The landscape is not natural.
Although it sometimes contains natural ingredients, the metropolitan landscape is a technical and cultural infrastructure. It defines territories, coordinates timings, choreographs movement, sustains activity, regulates economic interests, and creates places and occasions for social and political relations. Therefore, to think about landscape is to engage in a critical cultural practice.
The landscape is non-stop.
Unlike a picture, you cannot turn away from a landscape, a landscape is a completely immersive spatial, material, and circulatory experience. It contains territories, limits, thresholds and boundaries, but these are merely articulations within a continuum. One never leaves the landscape; one simply moves from one region of it to another (even in death).
The landscape is not flat.
Activities on the landscape are volumetric. Every space has a height (even if implicit or implied) and every surface has thickness (even if you have to excavate to see it). Therefore, distinctions between architecture and landscape are of very little use. To enter a building is to enter a volumetric feature of the landscape. The surface of a landscape is surprisingly similar to the facade of a building – it is integral to spaces, activities and structures.
Each day, a child commutes from one part of the landscape (home) to another part (school) moving through a series of scales and volumetric environments. This is an exercise in cataloguing and visualizing them. Its also a speculation in how a seemingly ordinary environment participates in the a process of learning..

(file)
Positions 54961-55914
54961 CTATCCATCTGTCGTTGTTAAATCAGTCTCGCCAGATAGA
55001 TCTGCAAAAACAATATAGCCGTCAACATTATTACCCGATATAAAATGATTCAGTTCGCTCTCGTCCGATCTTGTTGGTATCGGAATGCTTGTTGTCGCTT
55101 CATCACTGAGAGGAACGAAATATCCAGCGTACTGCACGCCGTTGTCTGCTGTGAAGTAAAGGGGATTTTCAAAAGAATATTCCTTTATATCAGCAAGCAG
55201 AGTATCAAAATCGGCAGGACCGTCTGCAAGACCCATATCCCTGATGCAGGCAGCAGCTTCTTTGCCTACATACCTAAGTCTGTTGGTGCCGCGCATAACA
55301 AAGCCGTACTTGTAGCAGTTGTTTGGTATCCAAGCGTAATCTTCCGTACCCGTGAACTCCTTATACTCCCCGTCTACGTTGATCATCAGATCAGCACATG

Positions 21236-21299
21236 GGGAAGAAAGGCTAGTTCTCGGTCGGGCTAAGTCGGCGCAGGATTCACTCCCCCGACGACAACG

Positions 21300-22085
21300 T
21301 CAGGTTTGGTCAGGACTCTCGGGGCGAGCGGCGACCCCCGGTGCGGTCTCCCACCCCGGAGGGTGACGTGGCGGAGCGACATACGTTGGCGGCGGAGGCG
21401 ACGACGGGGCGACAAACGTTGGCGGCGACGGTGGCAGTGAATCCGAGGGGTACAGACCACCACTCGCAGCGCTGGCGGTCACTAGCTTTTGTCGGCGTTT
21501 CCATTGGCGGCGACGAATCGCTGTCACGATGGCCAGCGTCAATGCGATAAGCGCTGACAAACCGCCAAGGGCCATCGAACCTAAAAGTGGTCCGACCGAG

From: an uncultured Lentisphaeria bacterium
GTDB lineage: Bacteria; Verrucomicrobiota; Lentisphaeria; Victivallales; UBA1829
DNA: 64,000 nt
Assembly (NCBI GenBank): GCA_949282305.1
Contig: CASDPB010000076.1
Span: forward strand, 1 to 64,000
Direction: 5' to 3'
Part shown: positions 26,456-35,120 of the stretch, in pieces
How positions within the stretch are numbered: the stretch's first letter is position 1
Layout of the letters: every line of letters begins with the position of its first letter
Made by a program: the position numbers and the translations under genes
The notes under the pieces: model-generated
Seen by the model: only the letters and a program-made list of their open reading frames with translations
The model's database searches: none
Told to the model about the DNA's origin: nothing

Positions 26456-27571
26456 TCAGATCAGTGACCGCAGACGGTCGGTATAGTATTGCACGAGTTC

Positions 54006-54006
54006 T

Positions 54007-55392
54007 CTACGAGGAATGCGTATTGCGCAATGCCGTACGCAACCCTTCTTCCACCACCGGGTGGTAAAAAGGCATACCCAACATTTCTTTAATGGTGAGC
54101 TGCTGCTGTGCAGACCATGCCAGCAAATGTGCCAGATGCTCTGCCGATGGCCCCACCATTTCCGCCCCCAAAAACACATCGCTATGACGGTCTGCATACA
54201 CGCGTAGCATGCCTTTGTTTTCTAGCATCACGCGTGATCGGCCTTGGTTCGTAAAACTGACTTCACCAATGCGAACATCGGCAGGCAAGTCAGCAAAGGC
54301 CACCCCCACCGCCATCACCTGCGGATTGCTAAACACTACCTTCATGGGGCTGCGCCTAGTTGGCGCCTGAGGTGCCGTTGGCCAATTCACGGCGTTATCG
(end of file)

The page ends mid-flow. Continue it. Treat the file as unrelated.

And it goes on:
Deliverables – for Friday, Sept 16 at 2:00pm
What is a landscape?
Tiled drawing format: 30” x 30” “30 x 60” “30 x 90” etc…
Scale 1”=16’ (480’ x 960’)
Expanding on the axonometric notation developed in the workshop, exhaustively map the spaces and elements of the landscape between home and school. Draw as many spaces, places, volumes, layers, thicknesses and components as possible: spaces that need to be adjacent, spaces that require separation, overlapping spaces, transitional spaces, spaces that contain other spaces, multiple and distributed spaces, spaces that operate across scales, etc…
What can a landscape become?
Framework Model – 30” x 30” x 15” (minimum), scale 1”=16’ (480’ x 480’ x 240’)
Translate and transform the axonometric map into a volumetric model. How can a landscape support various forms of movement, forms of play, forms of social life, forms of learning, etc. ? How can a landscape support solitary activities. How can it support convivial or collective ones? Use this model to think about the quality and dimension of as many thicknesses and volumes as possible. Consider that every surface has thickness and there is often a layered subterranean assembly.
Materials: Elements cut, carved, suspended, or assembled in card, wood, wire, or plexiglass. Surfaces (ground, soil, and other layered strata) should be modeled as three-dimensional assemblies. Social and cultural infrastructures can be graphical, painted, collaged to suggest activity or quality. Literal representations of vegetation, and the color green, are highly discouraged.
Other Useful References:
- Petra Blaise, A Personal Impression (Yves Brunier).
- Yves Brunier, Paysagiste, BIrkhauser, 1996.
- James Corner, Drawing and Making in the Landscape Medium
- Oudenampsen.Merjin, Aldo van Eyck and the CIty as Playground
- In Touch, Landscape Architecture Europe Foundation, Birkhauser, 2012.
- Fieldwork, Landscape Architecture Europe Foundation, Birkhauser, 2006.
- Albert Pope, Ladders, Princeton Architectural Press, 1997, reprint 2015.
- Henry Shaftoe, Convivial Urban Spaces: Creating Effective Public Places, Routledge 2008
- Kevin Thwaites & Ian M. Simkins, Experiential Landscape: An Approach to People, Place and Space, 2006
- Astrid Zimmerman, Constructing Landscape: Materials, Techniques, Structural Components, Birkhauser, 2015.